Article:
“They lived a long and happy life together, rearing their children up in the way they should go, both dying about 1847. Ann died suddenly at a granddaughter's wedding. One son, Eason, and one daughter, Ann, lived to be over 100 years old. Eason was also a soldier of the War of 1812 and he was Captain of a company in the Indian War of 1836 (Georgia Men, Vol. I, page 420).

“There were seven children: (1) Eason, b. June 29, 1794, d. 1897, age 103, m. Polly Watts, Oct. 17, 1817; (2) James, b. 1795, m. Elizabeth Freeman; (3) John, b. 1801, m. (1) Unknown, m. (2) Naomi Unknown; (4) Moses Witt, b. April 9, 1803, d. April 18, 1853, m. Sarah Freeman, Dec. 5, 1826, sister of Elizabeth; (5) Sarah, m. Gilbert Gay, b. Nov. 25, 1809; (6) Mary, m. Robert Brooks; (7) Ann, lived 105 years, m. James Handley.

“Moses Witt Stamps was born April 9, 1803, on his father's plantation in Jackson County, where he spent his boyhood, then going to Coweta County when his family moved there.

“In those pioneer days when his country was so sparsely settled, the young men rode many miles on horseback to court the girls of their choice. Moses Witt Stamps made the long trip from Coweta County back to Jackson County to court beautiful auburn-haired Sara Freeman, whom he married December 5, 1826, taking her to his home in Coweta County. They lived in that part of Coweta County which was taken off to form Campbell County, where he was a Justice of the Peace in 1834 and for some years after, moving back to Coweta County later.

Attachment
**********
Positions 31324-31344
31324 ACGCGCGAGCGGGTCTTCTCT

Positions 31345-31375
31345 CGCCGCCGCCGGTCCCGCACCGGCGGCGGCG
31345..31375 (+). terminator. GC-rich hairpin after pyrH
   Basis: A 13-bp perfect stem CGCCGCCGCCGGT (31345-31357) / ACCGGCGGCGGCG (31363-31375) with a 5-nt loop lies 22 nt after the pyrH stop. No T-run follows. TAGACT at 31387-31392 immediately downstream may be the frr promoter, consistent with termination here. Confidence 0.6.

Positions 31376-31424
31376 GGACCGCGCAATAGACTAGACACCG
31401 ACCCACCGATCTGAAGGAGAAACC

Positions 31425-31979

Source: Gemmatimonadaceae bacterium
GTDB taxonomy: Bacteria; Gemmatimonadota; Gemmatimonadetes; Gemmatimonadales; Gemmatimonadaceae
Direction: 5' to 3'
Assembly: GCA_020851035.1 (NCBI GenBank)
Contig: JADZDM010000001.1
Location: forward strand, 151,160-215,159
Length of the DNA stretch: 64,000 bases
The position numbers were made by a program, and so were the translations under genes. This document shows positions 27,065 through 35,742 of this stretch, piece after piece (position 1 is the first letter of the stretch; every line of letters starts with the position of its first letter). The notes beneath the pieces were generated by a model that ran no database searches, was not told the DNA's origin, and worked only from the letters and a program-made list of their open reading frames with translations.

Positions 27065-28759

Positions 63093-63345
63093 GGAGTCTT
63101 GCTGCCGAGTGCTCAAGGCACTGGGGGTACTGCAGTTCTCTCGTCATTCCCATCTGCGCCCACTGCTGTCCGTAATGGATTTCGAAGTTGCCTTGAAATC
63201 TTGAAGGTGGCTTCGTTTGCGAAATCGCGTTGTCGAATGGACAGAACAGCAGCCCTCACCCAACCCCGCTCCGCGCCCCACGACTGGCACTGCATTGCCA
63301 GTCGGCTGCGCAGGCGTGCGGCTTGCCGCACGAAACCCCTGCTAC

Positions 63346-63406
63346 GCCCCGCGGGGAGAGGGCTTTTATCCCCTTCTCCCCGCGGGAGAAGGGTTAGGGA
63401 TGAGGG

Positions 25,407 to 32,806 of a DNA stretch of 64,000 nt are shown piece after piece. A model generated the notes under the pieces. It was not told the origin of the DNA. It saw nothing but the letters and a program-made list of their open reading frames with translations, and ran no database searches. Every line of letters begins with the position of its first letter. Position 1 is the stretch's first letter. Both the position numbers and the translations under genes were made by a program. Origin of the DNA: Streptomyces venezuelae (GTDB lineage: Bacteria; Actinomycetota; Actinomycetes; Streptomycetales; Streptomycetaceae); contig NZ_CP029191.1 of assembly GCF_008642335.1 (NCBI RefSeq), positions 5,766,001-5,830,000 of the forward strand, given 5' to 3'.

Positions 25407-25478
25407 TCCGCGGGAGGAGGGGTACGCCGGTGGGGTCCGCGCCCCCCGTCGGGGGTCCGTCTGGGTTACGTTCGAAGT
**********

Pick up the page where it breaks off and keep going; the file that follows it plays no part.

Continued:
“He was a planter of some means, but his health failed in the prime of life and his wife, Sarah, managed the large plantation. Therefore, at his death, April 18, 1853, she was able to carry on the work very profitably. She married Jacob Redwine a few years later and, according to Moses' will, the property was divided among his children. Moses Stamps is buried in a Primitive Baptist churchyard near Newnan where his wife, Sarah, was laid by his side at her death, Oct. 14, 1881. The church is now gone and the graves are in a field.”

“Moses and Sarah had nine children: Mary Ann Amanda, Nancy Elizabeth Jane, Eliza Freeman, Sarah Caroline, Georgia Ann Flora, Charity Adeline, Christopher Columbus, Martha Frances, and William Thomas.”

We’ll start with those children next week. My apologies again to Carol for sitting on this one for so long.

Although time does not permit me to do personal research for others (unless the family connects to my own), I welcome all letters and e-mails about genealogy and info on south metro Atlanta families. Send them to The Citizen, P.O. Drawer 1719, Fayetteville, GA 30214; E-mail or Any letters and/or e-mails I receive are subject to being used in the column.

Until next week, happy hunting!

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Submitted by Larry on Sat, 11/26/2005 - 1:04am.

Is this the Moses Stamps, 1812 Soldier, buried at Indian Creek Baptist Church in Carroll Co., GA.? The minutes of this church indicates that the Easons and Stamps were among the founders of this church. Just wondering?